Lipoic acid and calcium hydroxycitrate, when administrated alone, have at best a cytostatic effect on tumor cells (Fig. 1). The rate of response is slow, clearly different from conventional chemotherapy. When the drugs are combined, however, there is a major cytotoxic effect similar to results
obtained with conventional cytotoxic chemotherapy. In vitro, cancer cells are killed within hours when exposed to cytotoxic drugs
22) PHI Test Dr Emil Schandl AMerican Metabolic Lab Hollywood Florida Published on Jun 25, 2015
The Role of Human Autocrine Motility Factor in Tumor Malignancy.
Recorded at the A4M 23rd Annual World Congress on Anti-Aging Medicine, in Hollywood, FL on May 2015. PHI, the Human Autocrine Motility Factor (AMF) is an extremely important tumor marker .
ovarian ca markers – CA 125, CEA, CA 19-9
23) Gynecol Oncol. 2000 Jul;78(1):16-20.
Serum CA 125, carcinoembryonic antigen, and CA 19-9 as tumor markers in borderline ovarian tumors. Engelen MJ1, de Bruijn HW, Hollema H, ten Hoor KA, Willemse PH, Aalders JG, van der Zee AG.
The goals of this study were to analyze preoperative serum levels of CA 125, carcinoembryonic antigen (CEA), and CA 19-9 in patients with borderline ovarian tumors and to investigate if routine assessment of these markers in follow-up may lead to earlier detection of recurrence.
METHODS:For patient identification a database was used, in which data from all patients treated for gynecologic malignancies in the Department of Gynecologic Oncology, University Hospital Groningen, The Netherlands, are compiled. Between 1982 and 1997, 44 patients with borderline ovarian tumors were identified. Clinical data and serum CA-125 and CEA levels were retrieved from the database. CA 19-9 levels were determined in retrospect in available stored preoperative (24 patients) and follow-up (43 patients) serum samples.
RESULTS:Preoperative CA 125 levels were elevated in 8 of 33 (24%), CEA levels in 3 of 32 (9%), and CA 19-9 levels in 11 of 24 (46%) cases. In patients with mucinous tumors preoperative CA 19-9 was more frequently elevated (8/14, 57%) than CA 125 (3/20, 15%) (P = 0.02) or CEA (2/18, 11%) (P = 0.02). Complete follow-up serum CA 125, CEA, and CA 19-9 levels were available for 43 of 44 patients. Median follow-up was 84 months (range, 22-204). During follow-up two patients (5%) had recurrent disease. In one patient CA 125 became elevated at the time of recurrence; in the other patient (in retrospect) the CA 19-9 level did not return to normal after surgery, but kept rising, preceding clinical symptoms of recurrence for 13 months.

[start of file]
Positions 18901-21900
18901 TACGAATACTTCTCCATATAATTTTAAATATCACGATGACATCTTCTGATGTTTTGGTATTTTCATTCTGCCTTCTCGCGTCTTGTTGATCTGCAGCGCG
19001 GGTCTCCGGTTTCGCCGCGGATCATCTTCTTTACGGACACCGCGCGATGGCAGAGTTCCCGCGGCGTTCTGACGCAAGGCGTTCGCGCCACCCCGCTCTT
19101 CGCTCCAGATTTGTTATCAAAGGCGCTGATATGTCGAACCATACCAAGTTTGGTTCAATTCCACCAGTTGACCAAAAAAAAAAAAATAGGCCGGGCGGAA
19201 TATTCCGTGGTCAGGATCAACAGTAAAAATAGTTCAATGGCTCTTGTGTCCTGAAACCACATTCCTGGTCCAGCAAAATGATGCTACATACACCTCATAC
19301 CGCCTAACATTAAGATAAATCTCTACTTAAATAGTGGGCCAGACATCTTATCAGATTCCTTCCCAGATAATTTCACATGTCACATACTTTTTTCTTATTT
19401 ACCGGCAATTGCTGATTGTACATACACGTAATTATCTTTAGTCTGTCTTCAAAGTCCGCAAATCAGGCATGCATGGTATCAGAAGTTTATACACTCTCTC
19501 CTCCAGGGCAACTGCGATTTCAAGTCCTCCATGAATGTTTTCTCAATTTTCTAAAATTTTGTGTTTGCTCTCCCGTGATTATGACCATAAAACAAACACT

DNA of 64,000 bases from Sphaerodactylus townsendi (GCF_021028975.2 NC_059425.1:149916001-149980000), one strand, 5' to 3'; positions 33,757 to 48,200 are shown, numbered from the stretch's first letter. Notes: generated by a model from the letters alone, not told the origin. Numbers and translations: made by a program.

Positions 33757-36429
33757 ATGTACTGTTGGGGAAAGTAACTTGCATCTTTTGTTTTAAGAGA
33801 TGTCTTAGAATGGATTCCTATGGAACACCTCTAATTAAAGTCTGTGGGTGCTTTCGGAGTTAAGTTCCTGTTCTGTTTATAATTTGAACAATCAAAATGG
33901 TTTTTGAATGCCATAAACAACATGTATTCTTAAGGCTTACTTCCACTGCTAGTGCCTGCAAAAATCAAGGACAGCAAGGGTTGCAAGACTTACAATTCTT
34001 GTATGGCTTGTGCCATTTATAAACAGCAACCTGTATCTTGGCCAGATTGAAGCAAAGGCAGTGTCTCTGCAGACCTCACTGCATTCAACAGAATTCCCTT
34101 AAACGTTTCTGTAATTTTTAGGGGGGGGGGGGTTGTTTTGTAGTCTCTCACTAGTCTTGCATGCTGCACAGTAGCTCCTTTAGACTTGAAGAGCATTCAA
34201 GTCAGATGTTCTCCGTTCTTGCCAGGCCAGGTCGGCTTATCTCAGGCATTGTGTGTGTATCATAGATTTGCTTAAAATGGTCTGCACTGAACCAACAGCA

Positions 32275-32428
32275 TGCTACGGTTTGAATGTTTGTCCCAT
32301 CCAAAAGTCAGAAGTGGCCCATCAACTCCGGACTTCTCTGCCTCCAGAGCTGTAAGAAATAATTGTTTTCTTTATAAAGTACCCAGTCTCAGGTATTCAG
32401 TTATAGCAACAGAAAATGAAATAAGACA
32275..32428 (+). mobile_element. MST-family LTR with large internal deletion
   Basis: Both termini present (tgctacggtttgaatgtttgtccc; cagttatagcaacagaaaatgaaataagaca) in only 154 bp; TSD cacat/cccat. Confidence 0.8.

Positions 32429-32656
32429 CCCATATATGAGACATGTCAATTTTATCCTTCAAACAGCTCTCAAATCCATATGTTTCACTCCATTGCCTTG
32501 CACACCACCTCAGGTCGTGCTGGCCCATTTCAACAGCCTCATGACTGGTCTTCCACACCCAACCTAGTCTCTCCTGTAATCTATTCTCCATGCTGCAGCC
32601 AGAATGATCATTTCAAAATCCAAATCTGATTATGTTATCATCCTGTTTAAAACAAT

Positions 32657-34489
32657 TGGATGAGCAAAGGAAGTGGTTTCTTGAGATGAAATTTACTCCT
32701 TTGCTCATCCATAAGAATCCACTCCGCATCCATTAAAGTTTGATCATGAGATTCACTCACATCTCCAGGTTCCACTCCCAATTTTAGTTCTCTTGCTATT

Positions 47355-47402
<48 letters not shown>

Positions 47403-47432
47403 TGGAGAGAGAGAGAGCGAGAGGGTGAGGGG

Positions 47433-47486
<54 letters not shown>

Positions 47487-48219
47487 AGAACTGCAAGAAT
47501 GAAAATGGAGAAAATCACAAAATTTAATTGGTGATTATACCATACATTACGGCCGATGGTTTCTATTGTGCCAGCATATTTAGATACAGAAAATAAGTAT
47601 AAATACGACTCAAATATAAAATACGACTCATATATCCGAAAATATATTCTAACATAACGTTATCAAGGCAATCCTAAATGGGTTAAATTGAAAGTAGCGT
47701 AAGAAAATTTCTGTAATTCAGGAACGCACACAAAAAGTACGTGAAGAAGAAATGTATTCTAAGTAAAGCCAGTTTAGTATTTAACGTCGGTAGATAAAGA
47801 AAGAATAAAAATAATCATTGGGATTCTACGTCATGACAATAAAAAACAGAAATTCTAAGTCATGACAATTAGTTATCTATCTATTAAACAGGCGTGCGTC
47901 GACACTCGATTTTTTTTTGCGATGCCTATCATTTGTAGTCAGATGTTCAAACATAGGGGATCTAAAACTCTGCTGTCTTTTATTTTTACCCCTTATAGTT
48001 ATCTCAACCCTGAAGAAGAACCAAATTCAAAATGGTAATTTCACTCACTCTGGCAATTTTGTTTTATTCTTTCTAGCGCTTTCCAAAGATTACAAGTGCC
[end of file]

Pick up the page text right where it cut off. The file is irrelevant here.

CONCLUSIONS:If one chooses to use serum markers in follow-up of mucinous borderline ovarian tumors CA 19-9 should be included. Measurement of serum tumor markers in the follow-up of patients with borderline ovarian tumors may lead to earlier detection of recurrence in only a very small proportion of patients, while the clinical value of earlier detection of recurrence remains to be established.
24) Am J Obstet Gynecol. 1984 Jul 1;149(5):553-9.
Monitoring human ovarian carcinoma with a combination of CA 125, CA 19-9, and carcinoembryonic antigen. Bast RC Jr, Klug TL, Schaetzl E, Lavin P, Niloff JM, Greber TF, Zurawski VR Jr, Knapp RC.
CA 125 and CA 19-9 are antigenic determinants associated with human epithelial ovarian carcinomas. Murine monoclonal antibodies have been raised against these determinants, and immunoradiometric assays have been developed to monitor antigen levels in the serum of cancer patients. This study was undertaken to determine whether concomitant measurement of CA 125, CA 19-9, and carcinoembryonic antigen would provide a more precise correlation with tumor progression or regression than could be obtained with any single assay. Among 105 patients with surgically demonstrable epithelial ovarian carcinoma, serum CA 125 levels were elevated (greater than 35 U/ml) in 83%, CA 19-9, levels (greater than 37 U/ml) in 17%, and carcinoembryonic antigen levels (greater than or equal to 2.5 ng/ml) in 37%. Within individual samples, no correlation was found among values for the three markers, but patients with elevated CA 19-9 levels also had increased levels of CA 125. At least one of the three markers was elevated in 90% of the subjects. When 41 patients were monitored serially over 2 to 60 months, alterations in CA 125 levels correlated with disease progression or regression in 94% of instances, whereas alterations in CA 19-9 levels correlated in 33% and alterations in carcinoembryonic antigen levels in 25% of instances. Concomitant measurement of CA 125, CA 19-9, and carcinoembryonic antigen did not prove superior to measurement of CA 125 alone in the monitoring of patients with epithelial ovarian carcinoma.
breast cancer markers CEA, CA 15-3, and MCA
Cancer Lett. 1996 Dec 20;110(1-2):137-44.
Clinical evaluation of potential usefulness of CEA, CA 15-3, and MCA in follow-up of breast cancer patients. Jezersek B1, Cervek J, Rudolf Z, Novaković S.